As with his fellow graduates in the Class of 2022, the onset of the COVID-19 pandemic disrupted Karelin’s college career. At the time, he was studying abroad at the Sibelius Academy in Helsinki, Finland. He woke up from a nap to see his phone flooded with emails and alerts from both USC and the Sibelius Academy telling international students to book the first flight home. The alerts went out on a Thursday; by Sunday, Karelin was flying back to L.A. The rest of his study-abroad program continued for the semester, forcing Karelin to completely switch up his schedule to accommodate the 10-hour time difference between L.A. and Helsinki.

Afterward, he took the summer to “reevaluate what was going on in the world.” At the same time, the Student Symphony Orchestra of USC put on “The Carnival of Animals,” a two-week virtual music festival featuring different performances that were much more visual than students playing “Beethoven from their bedrooms.”

“I thought, we have this community of musicians, we have the students in the orchestra. There’s not a lot of music-making happening in the world in general, so what can we do?” Karelin said.

With the pandemic in mind, Karelin was inspired to write a piece for the USC Thornton Symphony’s New Music for Orchestra concert in fall 2021. Given the mask mandates at the time, Karelin wrote the piece intentionally without wind instruments.

“A fair number of people tuned in to the livestream, and it ended up being the most positive reception I’ve ever had for a piece,” he said. “Even though it wasn’t one of the more glamorous places I’ve performed, that was very meaningful to me and very memorable.”

Keeping Ukrainian culture alive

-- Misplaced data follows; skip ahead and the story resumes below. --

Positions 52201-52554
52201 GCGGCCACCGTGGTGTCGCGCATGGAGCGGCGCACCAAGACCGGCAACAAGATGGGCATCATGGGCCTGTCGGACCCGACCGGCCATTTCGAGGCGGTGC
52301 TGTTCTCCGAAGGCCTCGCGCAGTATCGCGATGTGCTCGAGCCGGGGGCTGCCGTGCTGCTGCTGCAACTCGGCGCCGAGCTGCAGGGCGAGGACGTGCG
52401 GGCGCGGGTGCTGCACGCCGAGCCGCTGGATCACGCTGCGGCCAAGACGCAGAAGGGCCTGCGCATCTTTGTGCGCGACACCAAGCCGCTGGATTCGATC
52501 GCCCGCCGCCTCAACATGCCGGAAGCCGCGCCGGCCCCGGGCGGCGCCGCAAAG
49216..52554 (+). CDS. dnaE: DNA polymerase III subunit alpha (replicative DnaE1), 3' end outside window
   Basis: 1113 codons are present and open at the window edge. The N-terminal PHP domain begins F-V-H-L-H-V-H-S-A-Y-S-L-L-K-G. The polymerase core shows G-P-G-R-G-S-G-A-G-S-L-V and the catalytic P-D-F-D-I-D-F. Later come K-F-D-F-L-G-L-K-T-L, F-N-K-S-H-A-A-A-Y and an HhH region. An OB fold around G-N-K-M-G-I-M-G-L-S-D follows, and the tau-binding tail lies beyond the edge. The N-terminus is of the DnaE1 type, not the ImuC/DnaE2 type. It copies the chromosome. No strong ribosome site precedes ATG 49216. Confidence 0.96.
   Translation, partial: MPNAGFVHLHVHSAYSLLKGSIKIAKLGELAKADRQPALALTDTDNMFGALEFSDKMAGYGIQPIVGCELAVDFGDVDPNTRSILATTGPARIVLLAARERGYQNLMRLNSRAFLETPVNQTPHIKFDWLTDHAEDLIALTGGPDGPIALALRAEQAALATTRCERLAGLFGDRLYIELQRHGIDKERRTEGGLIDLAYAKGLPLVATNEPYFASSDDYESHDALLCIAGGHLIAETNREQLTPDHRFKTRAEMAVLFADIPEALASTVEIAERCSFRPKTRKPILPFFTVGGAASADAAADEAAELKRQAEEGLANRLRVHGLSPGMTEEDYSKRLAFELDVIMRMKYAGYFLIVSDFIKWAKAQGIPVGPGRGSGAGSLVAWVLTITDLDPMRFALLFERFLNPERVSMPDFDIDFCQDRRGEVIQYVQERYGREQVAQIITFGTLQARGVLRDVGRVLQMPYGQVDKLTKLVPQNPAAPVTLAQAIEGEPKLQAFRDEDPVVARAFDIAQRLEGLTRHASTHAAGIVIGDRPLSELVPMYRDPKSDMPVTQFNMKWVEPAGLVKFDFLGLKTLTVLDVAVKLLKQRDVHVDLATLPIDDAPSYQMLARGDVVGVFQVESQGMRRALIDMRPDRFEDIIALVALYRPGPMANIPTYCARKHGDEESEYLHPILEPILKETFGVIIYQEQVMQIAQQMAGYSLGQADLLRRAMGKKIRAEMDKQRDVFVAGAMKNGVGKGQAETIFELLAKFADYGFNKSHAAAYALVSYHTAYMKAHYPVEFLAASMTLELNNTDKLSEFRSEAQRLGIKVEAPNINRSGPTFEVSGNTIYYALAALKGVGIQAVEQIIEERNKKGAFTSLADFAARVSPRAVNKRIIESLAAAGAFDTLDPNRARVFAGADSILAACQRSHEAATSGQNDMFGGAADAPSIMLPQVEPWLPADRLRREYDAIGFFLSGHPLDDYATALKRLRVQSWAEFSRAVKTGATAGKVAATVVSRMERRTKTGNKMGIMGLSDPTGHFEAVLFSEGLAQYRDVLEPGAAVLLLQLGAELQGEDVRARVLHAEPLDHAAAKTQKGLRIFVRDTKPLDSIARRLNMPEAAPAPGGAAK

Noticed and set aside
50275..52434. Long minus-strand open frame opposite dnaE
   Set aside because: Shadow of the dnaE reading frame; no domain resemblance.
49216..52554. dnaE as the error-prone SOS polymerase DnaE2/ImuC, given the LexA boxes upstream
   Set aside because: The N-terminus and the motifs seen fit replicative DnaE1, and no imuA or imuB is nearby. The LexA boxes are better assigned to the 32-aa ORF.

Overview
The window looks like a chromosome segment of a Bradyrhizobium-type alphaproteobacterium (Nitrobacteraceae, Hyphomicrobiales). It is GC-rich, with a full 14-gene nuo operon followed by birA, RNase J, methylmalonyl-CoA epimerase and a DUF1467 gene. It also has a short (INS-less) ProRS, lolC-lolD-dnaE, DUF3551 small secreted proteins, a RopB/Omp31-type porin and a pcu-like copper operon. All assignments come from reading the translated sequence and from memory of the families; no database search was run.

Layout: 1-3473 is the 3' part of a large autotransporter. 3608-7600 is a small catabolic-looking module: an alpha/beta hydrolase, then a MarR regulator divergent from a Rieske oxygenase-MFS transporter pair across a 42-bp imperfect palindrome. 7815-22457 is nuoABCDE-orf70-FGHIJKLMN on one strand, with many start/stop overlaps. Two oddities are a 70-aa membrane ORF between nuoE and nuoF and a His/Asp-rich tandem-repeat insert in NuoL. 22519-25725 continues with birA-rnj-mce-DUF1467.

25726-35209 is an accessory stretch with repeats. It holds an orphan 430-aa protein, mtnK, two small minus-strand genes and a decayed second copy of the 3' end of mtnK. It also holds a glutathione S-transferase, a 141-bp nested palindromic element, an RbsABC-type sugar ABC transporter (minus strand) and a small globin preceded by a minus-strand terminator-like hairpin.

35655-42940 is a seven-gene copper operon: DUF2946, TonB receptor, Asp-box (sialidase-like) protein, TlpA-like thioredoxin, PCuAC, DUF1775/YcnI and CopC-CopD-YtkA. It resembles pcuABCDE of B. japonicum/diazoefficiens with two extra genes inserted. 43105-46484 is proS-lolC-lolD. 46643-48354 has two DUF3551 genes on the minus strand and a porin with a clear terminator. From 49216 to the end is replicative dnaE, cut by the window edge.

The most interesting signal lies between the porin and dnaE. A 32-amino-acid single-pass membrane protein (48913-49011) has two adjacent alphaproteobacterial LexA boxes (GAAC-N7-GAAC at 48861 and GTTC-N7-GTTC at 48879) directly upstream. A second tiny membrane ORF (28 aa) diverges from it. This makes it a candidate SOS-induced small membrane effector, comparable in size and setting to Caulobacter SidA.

It was a highlight of a senior year that brought more than its share of hardship for Karelin. Though he was born in Israel, his family comes from a line of “Ukrainian Jews who bounced around the Soviet Union,” he said.

A lot of us either self-identify or have been called ‘Russian Jews,’ and I know my family was sort of thinking about it like, ‘Well, why do we call ourselves that?’

Adam Karelin, USC 2022 valedictorian

“A lot of ex-Soviet Jews have been sort of reckoning with their identity because a lot of us are Russian-speaking,” Karelin said. “A lot of us either self-identify or have been called ‘Russian Jews,’ and I know my family was sort of thinking about it like, ‘Well, why do we call ourselves that?’”

Karelin speaks Russian, but he is closest to his mother’s side from Ukraine. Their family still has relatives in Ukraine, specifically Kherson, the first city captured by Russian forces during the invasion earlier this year.

To say it’s been a difficult semester for Karelin would be an understatement, but as it has been throughout his life, music was his outlet.

“I got to see DakhaBrakha — a Ukrainian band and one of my favorite performing groups — perform at the Ace Hotel. And it’s amazing that they were able to come out here because it was unclear if they were going to be able to tour at all,” Karelin said.

“I try to cope in some ways that keep the culture alive.”

USC valedictorian looks ahead

In the fall, Karelin will begin his master’s degree studies in arts leadership, an interdisciplinary program at USC Thornton that he hopes to use to help those in the music and creative fields.

“I realized there are some business and administrative aspects to what we do that are crucial for facilitating the creative practice,” he said. “I always say that this creative practice doesn’t exist in a vacuum, so it’s crucial to understand what’s going on.”

Either way, Karelin plans to once again take advantage of the opportunities USC presents — as he has done since arriving on campus.

“The whole point of doing an undergraduate degree like this is to unlock those possibilities for yourself,” he said. “It’s a privilege to be here, and I want to use these resources as much as possible.”